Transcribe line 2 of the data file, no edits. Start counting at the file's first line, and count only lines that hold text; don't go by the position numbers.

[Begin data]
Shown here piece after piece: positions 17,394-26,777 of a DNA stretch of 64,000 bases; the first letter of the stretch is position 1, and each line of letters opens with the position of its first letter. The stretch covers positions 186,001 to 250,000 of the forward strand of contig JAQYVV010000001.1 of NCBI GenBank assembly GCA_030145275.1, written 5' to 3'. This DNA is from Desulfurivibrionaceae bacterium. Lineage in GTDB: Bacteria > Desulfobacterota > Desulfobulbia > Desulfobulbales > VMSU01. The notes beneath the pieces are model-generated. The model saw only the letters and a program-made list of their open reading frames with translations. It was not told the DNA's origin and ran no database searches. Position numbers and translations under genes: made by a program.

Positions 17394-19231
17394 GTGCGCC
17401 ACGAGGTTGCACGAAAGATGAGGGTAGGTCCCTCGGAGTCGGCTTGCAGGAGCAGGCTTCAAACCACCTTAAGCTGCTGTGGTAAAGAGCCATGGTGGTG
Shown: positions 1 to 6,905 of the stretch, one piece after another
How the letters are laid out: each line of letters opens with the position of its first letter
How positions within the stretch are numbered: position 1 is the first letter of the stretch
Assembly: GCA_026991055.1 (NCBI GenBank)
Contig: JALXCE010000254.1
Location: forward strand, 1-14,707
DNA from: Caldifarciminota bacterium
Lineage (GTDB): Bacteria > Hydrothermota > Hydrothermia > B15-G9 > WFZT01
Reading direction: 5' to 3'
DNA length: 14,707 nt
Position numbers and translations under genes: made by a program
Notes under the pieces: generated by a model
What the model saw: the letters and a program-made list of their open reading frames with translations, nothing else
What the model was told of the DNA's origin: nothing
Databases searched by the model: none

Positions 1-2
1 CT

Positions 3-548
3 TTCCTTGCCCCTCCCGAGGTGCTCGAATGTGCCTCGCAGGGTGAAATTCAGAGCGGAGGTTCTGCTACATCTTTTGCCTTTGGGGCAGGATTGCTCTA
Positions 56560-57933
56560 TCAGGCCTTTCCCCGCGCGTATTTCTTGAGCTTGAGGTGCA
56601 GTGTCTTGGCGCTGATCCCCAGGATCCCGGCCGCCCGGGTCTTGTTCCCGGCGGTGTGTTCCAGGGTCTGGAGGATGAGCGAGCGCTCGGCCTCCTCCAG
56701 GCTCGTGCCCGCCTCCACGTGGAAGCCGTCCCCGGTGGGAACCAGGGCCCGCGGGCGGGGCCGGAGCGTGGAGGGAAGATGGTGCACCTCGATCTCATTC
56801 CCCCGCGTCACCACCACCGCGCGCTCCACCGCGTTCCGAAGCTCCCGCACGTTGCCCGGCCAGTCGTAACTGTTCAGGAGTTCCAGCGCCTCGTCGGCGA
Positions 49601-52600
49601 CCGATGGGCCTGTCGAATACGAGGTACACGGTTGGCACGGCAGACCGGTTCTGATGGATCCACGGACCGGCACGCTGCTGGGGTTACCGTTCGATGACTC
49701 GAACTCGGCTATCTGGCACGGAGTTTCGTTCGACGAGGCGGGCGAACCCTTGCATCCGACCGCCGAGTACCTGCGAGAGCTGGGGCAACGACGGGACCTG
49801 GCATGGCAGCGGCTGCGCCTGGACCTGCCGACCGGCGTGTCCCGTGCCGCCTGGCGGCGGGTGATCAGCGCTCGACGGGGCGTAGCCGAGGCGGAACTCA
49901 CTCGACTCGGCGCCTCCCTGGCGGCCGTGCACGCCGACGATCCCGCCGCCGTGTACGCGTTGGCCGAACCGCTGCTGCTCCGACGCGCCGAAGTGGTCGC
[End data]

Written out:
Positions 17394-19231